The decision to delay the Obamacare health exchange for small businesses was withheld from the public for at least six weeks, according to internal e-mails released by a congressional committee investigating the rollout.
CGI Group Inc., responsible for getting the insurance shopping site for small business open Oct. 1, told the Obama administration in August the marketplace wouldn’t be completely ready until at least Nov. 15, according to documents released today by Republicans on the House Energy and Commerce Committee.
The administration was still saying publicly as late as Sept. 26 that the Small Business Health Options Program was on schedule. A news release that day by the Department of Health and Human Services said the SHOP exchange would open Oct. 1.
“We see more and more evidence that the administration was fully aware its signature health care law was not ready for prime time,” Representative Fred Upton, the committee chairman and a Michigan Republican, said in a statement.
CGI workers on Aug. 13 told Henry Chao, the deputy chief information officer for the Centers for Medicare & Medicaid Services responsible for construction of the exchanges, that the small business site wouldn’t be ready by Oct. 1 and offered an extended timetable to get the exchange running by Nov. 15, according to the e-mails. “Can we sign this with blood?” Chao responded. Martin Rich, a CGI executive, agreed to the delayed dates in a follow-up e-mail.
The administration later delayed the exchange again, saying Nov. 27 that small businesses won’t be able to use the federal government’s website to buy health insurance until November 2014 in most U.S. states, and would instead have to enroll in plans through brokers or directly with insurers.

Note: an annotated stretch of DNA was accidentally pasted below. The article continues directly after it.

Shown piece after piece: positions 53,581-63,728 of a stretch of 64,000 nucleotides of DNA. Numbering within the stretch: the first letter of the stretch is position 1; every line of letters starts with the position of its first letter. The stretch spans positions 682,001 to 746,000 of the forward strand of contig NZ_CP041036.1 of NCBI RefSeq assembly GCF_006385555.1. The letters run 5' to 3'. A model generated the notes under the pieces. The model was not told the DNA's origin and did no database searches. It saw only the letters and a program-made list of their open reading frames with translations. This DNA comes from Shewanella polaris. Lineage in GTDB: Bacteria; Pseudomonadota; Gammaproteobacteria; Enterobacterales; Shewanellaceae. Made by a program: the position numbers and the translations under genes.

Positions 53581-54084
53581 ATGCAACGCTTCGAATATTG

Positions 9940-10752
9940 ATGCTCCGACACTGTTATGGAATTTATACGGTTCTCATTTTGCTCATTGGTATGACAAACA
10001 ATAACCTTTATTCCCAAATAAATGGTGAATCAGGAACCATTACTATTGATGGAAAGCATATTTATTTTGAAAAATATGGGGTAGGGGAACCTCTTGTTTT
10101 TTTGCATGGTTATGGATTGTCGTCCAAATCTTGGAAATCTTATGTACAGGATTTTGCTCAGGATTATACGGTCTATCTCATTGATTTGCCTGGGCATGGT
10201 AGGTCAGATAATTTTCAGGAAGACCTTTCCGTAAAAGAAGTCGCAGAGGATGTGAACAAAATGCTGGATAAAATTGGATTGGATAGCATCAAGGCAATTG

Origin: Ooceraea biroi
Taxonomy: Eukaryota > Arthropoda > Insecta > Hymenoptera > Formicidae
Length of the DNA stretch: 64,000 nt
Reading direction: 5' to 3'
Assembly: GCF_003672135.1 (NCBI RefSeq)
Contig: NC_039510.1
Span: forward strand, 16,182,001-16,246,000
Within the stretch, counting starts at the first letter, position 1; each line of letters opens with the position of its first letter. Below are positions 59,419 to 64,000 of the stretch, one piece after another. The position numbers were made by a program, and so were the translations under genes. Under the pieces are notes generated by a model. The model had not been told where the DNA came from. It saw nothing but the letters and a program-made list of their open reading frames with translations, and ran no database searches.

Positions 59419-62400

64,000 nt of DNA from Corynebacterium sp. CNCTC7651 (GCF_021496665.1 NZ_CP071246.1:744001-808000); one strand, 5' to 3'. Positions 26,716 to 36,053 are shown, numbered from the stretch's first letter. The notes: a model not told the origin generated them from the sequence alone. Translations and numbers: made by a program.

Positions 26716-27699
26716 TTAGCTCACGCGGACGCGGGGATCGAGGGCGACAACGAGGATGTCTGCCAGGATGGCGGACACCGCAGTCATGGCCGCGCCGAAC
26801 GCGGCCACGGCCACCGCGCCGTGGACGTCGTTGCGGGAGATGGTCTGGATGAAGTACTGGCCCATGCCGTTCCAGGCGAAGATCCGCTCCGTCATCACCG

Patti Unruh, a CMS spokeswoman, disagreed with the Republican characterization, saying the e-mails reflected “one piece of many conversations” about the progress of the small-business exchange.
“The final decision to delay SHOP enrollment functions was not made until mid-September, and CMS announced the delay once we had complete information about what functionality would be available for small business owners on Oct. 1,” she said in an e-mail.
Health and Human Services Secretary Kathleen Sebelius is scheduled to testify before a panel of Upton’s committee on Dec. 11.
The health insurance websites, for consumers, businesses and Spanish-speakers, have been plagued by delays and technical problems that have slowed the introduction of the signature part of President Barack Obama’s health-care law -- the ability for people to shop for new health insurance coverage. The consumer site recently underwent a series of technical fixes. More people signed up in the first two days of December, the administration said, than in all of October.
The exchange for small businesses, available for companies with 50 or fewer full-time workers, were something of an afterthought when Congress passed the Patient Protection and Affordable Care Act in 2010. The administration said April 1 that workers at these companies won’t immediately be able to pick any health plan they want as the law intended, and instead will have to sign up for a plan selected by their employers.
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